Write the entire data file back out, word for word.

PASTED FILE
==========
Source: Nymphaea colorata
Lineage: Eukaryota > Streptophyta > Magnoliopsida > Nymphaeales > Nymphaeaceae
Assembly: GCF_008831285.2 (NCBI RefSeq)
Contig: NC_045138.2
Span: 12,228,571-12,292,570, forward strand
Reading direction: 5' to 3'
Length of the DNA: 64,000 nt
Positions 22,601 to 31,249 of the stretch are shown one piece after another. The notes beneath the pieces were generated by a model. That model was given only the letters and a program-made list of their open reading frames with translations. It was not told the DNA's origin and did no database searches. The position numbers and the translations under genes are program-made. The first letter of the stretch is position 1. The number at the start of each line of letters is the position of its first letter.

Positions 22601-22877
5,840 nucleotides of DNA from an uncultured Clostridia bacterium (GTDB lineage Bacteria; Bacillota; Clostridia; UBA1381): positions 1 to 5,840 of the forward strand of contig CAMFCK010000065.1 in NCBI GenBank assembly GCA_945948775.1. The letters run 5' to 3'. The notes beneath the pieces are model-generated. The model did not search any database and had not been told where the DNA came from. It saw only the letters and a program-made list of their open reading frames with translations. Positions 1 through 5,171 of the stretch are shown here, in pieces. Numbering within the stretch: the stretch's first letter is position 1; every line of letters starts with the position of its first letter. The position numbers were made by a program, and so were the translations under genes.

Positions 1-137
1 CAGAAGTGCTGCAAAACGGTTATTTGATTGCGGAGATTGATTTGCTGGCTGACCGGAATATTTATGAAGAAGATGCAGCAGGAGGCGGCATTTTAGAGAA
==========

Source: Nymphaea colorata
Lineage: Eukaryota > Streptophyta > Magnoliopsida > Nymphaeales > Nymphaeaceae
Assembly: GCF_008831285.2 (NCBI RefSeq)
Contig: NC_045138.2
Span: 12,228,571-12,292,570, forward strand
Reading direction: 5' to 3'
Length of the DNA: 64,000 nt
Positions 22,601 to 31,249 of the stretch are shown one piece after another. The notes beneath the pieces were generated by a model. That model was given only the letters and a program-made list of their open reading frames with translations. It was not told the DNA's origin and did no database searches. The position numbers and the translations under genes are program-made. The first letter of the stretch is position 1. The number at the start of each line of letters is the position of its first letter.

Positions 22601-22877
5,840 nucleotides of DNA from an uncultured Clostridia bacterium (GTDB lineage Bacteria; Bacillota; Clostridia; UBA1381): positions 1 to 5,840 of the forward strand of contig CAMFCK010000065.1 in NCBI GenBank assembly GCA_945948775.1. The letters run 5' to 3'. The notes beneath the pieces are model-generated. The model did not search any database and had not been told where the DNA came from. It saw only the letters and a program-made list of their open reading frames with translations. Positions 1 through 5,171 of the stretch are shown here, in pieces. Numbering within the stretch: the stretch's first letter is position 1; every line of letters starts with the position of its first letter. The position numbers were made by a program, and so were the translations under genes.

Positions 1-137
1 CAGAAGTGCTGCAAAACGGTTATTTGATTGCGGAGATTGATTTGCTGGCTGACCGGAATATTTATGAAGAAGATGCAGCAGGAGGCGGCATTTTAGAGAA